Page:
Others disagree. “There is some merit to this debate but I believe this is his last chance and he deserved this opportunity because of his service in the past. But if he fails again, the selectors will say thank you very much and move on to the younger players,” says former India player and former chief selector Syed Kirmani.
Contrast Manish Pandey’s story with Yuvraj’s. He scored a century against Australia in Sydney almost at this time in 2016. He might feel a bit unlucky that after just one ordinary series against New Zealand, he is out of the playing XI. Ironically, after scoring an 84 in his debut innings, Yuvraj didn’t score a 50 in his next 15 matches. He was persisted with because the selectors believed in his potential.
What makes Yuvraj interesting to selectors and fans? It’s not his recent comebacks—an average of 18.53 in his last 19 ODIs with just two half-centuries before the ongoing series.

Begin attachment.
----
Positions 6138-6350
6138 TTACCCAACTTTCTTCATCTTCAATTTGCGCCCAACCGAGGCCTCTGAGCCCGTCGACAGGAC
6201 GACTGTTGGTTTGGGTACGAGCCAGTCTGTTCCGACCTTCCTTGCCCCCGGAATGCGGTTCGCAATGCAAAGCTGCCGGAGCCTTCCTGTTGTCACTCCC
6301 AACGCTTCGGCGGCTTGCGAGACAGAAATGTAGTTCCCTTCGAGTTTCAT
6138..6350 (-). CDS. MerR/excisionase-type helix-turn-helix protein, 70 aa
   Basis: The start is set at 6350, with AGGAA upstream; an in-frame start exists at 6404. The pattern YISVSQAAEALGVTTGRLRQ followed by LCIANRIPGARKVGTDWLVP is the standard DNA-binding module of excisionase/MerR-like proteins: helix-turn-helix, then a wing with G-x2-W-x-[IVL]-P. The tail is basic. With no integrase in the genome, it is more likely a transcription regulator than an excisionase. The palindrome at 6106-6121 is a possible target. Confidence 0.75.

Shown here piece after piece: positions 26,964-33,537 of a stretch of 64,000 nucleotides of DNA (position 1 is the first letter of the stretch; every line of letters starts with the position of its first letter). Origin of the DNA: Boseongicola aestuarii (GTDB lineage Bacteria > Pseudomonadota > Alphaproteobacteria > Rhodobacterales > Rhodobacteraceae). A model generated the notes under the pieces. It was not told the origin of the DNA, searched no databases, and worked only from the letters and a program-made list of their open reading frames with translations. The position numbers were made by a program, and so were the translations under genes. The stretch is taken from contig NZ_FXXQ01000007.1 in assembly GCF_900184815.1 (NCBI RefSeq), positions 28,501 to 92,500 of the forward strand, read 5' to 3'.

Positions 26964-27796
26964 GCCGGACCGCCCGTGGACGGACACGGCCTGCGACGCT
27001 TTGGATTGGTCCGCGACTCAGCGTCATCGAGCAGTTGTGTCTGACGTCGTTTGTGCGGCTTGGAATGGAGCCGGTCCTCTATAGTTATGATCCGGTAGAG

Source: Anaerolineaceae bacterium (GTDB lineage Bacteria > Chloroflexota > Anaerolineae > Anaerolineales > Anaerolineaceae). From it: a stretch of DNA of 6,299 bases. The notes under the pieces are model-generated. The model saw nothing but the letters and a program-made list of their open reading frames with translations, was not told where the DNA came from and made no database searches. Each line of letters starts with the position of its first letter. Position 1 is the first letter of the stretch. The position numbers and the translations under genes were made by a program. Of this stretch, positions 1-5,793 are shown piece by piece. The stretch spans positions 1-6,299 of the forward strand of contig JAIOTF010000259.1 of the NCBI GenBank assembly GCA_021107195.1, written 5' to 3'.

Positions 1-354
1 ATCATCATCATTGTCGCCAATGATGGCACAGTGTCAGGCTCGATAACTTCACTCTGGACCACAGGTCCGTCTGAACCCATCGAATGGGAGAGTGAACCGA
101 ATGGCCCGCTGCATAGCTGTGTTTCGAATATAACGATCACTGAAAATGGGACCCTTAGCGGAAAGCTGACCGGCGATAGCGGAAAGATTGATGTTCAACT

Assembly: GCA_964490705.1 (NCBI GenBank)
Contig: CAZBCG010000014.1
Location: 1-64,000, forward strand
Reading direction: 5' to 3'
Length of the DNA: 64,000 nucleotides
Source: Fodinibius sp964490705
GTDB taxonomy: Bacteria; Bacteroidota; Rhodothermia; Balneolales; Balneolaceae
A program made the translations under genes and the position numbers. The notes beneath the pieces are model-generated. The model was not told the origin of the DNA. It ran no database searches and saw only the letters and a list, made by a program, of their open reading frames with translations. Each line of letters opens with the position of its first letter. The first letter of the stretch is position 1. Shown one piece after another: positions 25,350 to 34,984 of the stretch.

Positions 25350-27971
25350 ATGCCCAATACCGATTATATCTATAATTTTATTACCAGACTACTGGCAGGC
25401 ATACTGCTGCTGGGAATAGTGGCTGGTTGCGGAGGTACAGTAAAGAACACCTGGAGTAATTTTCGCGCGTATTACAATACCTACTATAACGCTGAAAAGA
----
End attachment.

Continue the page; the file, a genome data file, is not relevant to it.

It is his big match and tournament credentials, like helping win the 2007 World T20 and 2011 World Cup, that have given another lifeline to his ODI career.
“If the top order doesn’t fire, you are left with MS (Dhoni) alone and he is guiding the youngsters more often than not,” Virat Kohli said in Pune before the first ODI. “When you have only three games, you need to make sure the guys who have been picked are in good form. That’s why we brought in Yuvi, to have the best batting combination possible, and Yuvi has had a very good first-class season. This just gives the team much more balance in the middle and lower-middle order with MS and Yuvi.”
Kohli has always spoken highly of Yuvraj as somebody who has influenced him a lot during his formative years.
Chopra adds: “Strangely, fans will always love, miss and demand someone more who is not part of the team. Undeniably, his story is inspiring (his much publicized battles with illness) and he has got a tremendous amount of goodwill but I don’t think that can influence someone’s selection in the team.”
Vimal Kumar is the author of Sachin: Cricketer Of The Century and The Cricket Fanatic’s Essential Guide.